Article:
The Young and the Restless

by daniel archibald

In this month's article we discuss some obvious, and some not-so-obvious, financial tips for those starting out in the working world.  Independence from parents may seem fun, but often young people get caught out by by common financial traps, and so understanding the finance world is a key step in avoiding such pitfalls. Warning: Do not be fooled in thinking that just because you are not young in age anymore that the below principles are irrelevant to your circumstances.

Despite what you may have been told, the secret to budgeting is not simply spending less than you make. No, the key to this (and any other form of planning) is to have a firm vision in place. Some dream or spending goal that you wish to work towards. One that is so precious to you that you will not think twice about foregoing added luxuries or impulse buys. This could be the goal to go and watch the next world cup in Russia, or to buy your first home. Or maybe you like the idea of owning an elephant. Whatever your dream may be, work out what you need to save each pay day and make sure that this money is put away first.
Another important facet of budgeting is to monitor (record) what you spend, at least for a few months if not longer, until you know exactly where your money goes (i.e. how much exactly do you spend on coffees, on your mobile, etc). And lastly, continually review your budget and your goals, so that you can make adjustments as these change.

Stay out of it. Apart from important debt that may be an investment in your future (HECS, home loan, car loan, margin loan) you really should not incur any debt whatsoever. And even for these items you should only purchase what you can afford to repay easily (i.e. a modest home, car, etc). Watch out for credit card debt and mobile phone bills, but essentially do not borrow money to buy things that you are just going to consume - i.e. do not go into bad debt.
If you take care of the first point above (budgeting), debt should not be an issue. But if it is, this is likely to be one of your first budgeting goals (i.e. to eliminate bad debt).

Yes, super is boring, but it is your money and could very well be your biggest financial asset that you ever own. So take the time to understand your superannuation - How is it invested? What fees am I paying? How many different funds do I have? What is this insurance cover for?
If you do have a number of funds or have had a number of different jobs, look to consolidate into an appropriate fund and make sure you tell your current and future employers of your fund.  When you start with a new employer, it can be common for your new employer to offer good superannuation benefits or fund choice, so make sure you look into this as well.

A lot of young people understand what car insurance is or what health insurance does, but have not really considered the role of life insurances for themselves. And for most who are independent without anyone dependent on them, life cover may seem irrelevant. But this presumption is incorrect, making it important to understand what life insurance is and its 3 main forms - death cover, disability cover and trauma cover.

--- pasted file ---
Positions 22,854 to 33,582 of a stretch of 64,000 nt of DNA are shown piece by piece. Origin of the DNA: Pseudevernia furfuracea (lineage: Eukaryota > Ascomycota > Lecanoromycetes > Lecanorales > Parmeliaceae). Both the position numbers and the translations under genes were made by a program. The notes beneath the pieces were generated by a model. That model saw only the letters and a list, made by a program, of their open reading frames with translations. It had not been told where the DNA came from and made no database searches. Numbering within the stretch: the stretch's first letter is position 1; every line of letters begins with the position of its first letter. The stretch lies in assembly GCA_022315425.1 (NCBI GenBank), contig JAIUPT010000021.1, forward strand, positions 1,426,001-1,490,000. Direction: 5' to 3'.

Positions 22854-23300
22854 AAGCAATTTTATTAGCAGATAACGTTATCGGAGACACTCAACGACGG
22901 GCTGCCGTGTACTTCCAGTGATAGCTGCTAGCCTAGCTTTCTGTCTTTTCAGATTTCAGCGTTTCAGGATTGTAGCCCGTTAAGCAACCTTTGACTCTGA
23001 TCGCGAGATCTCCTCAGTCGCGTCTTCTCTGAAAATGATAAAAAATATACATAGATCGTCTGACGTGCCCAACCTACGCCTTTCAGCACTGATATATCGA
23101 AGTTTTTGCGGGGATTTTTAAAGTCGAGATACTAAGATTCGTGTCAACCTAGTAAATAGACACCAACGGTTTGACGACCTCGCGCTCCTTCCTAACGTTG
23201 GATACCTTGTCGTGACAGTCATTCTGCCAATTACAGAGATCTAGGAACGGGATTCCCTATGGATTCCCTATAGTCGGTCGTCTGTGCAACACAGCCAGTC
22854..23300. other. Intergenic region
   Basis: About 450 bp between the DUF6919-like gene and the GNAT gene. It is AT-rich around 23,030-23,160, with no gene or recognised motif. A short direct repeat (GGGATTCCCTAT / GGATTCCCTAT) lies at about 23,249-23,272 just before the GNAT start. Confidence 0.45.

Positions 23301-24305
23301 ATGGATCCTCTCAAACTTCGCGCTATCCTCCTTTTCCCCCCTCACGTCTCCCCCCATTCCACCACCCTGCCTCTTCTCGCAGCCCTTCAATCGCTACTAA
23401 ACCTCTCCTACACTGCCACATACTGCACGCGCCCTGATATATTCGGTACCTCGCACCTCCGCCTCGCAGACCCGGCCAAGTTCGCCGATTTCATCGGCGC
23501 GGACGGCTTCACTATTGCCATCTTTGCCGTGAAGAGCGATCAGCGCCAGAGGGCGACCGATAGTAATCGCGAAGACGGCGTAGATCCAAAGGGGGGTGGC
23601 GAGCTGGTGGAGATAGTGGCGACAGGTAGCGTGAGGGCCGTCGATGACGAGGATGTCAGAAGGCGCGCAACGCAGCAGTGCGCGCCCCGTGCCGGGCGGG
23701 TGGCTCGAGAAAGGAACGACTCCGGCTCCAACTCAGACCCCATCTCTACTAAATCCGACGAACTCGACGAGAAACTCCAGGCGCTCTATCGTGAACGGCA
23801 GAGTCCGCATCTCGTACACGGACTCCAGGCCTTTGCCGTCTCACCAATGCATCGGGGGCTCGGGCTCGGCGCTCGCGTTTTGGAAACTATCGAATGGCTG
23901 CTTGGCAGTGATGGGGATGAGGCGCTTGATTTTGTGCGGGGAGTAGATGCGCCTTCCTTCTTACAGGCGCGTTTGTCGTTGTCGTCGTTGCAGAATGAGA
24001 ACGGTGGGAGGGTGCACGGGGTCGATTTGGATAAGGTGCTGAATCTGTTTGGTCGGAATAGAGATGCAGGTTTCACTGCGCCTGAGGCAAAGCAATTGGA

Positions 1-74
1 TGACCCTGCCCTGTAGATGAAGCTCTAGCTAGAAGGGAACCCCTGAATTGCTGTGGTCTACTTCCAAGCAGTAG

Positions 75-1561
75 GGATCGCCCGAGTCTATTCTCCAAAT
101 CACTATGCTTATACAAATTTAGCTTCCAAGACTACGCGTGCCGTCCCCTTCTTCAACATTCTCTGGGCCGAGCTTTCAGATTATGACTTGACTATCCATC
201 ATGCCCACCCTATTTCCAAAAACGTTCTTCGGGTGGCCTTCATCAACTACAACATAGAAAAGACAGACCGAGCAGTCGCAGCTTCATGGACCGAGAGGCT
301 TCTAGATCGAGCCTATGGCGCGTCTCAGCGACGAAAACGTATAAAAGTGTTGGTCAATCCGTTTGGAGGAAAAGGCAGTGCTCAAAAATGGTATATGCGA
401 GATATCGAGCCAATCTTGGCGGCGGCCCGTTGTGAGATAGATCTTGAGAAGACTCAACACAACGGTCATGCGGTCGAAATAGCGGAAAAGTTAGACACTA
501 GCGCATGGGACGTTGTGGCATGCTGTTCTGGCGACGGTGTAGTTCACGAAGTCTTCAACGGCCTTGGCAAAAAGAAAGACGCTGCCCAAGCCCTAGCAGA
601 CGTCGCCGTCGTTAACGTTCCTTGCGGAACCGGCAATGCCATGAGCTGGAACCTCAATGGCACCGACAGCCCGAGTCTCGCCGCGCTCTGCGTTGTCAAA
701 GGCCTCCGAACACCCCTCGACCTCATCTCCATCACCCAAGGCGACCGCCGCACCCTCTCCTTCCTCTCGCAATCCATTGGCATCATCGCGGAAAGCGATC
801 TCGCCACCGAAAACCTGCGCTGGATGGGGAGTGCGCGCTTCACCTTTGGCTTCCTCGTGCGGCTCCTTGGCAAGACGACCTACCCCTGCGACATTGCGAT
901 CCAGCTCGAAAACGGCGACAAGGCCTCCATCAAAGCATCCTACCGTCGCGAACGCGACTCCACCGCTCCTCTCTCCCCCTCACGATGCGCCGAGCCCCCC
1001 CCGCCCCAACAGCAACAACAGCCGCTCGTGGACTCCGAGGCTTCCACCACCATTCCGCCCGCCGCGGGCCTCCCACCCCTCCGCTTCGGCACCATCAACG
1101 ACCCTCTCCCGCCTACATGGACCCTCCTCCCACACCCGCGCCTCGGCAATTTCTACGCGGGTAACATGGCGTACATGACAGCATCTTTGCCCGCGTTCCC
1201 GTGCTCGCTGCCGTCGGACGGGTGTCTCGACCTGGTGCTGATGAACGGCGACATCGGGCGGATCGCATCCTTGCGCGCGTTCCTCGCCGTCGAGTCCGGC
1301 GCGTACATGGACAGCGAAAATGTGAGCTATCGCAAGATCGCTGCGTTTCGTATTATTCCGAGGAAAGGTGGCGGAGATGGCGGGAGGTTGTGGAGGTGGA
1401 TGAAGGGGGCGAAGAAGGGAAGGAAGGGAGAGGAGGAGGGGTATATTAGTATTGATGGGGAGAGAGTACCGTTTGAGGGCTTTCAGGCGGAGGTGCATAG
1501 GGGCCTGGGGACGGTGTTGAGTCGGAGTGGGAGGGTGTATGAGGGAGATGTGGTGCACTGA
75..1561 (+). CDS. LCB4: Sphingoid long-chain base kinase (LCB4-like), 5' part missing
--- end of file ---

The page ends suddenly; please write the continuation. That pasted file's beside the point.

• Death Cover - This self explanatory, being that if you die, your family will get some money (a lump sum). This cover may not seem necessary to most young people who haven't started their own family yet, but should still be considered;
  • Disability Cover - There are 2 types of this cover - a lump sum payment for full total and permanent disability and a monthly payment for partial or temporary disablement.  Both these covers can work hand in hand and are very important for anyone who has started working;
  • Trauma Cover - This is a lump sum payment paid if you suffer a traumatic illness such as cancer, stroke, heart attack, etc.  Even though chances of these happening to you are low when young, this type of cover can provide integral support in an otherwise devastating time.

Importantly, the first 2 of these covers, death and disability, can be taken out inside of super (and most of you probably already have a small amount by default), which can be a good way of managing your budget appropriately (i.e. premiums paid from your super balance), while having the financial security of life insurances.

Taking the time to manage your finances can help you create a brighter future and generate greater confidence in your financial independence.  Planning and discipline may be more necessary for some, but through the forming of good financial habits you can help your dreams become your reality.

LBW Financial Services Pty Limited is an authorised representative of Wealthsure Pty Ltd, AFSL 238030, ABN 93 097 405 108.  The information contained within these articles is of a general nature only.  Any rates (tax rates, Centrelink rates, exchange rates, etc) are correct at time of publication and are subject to change.  Whilst every care has been taken to ensure the accuracy of the material contained herein at the time of publication, neither the author, authorised representative, nor licensee will bear responsibility or liability for any action taken by any person, persons or organization on the purported basis of information contained herein.  Without limiting the generality of the foregoing, no person, persons or organization should invest monies or take action on reliance of the material contained herein but instead should satisfy themselves independently of the appropriateness of such action.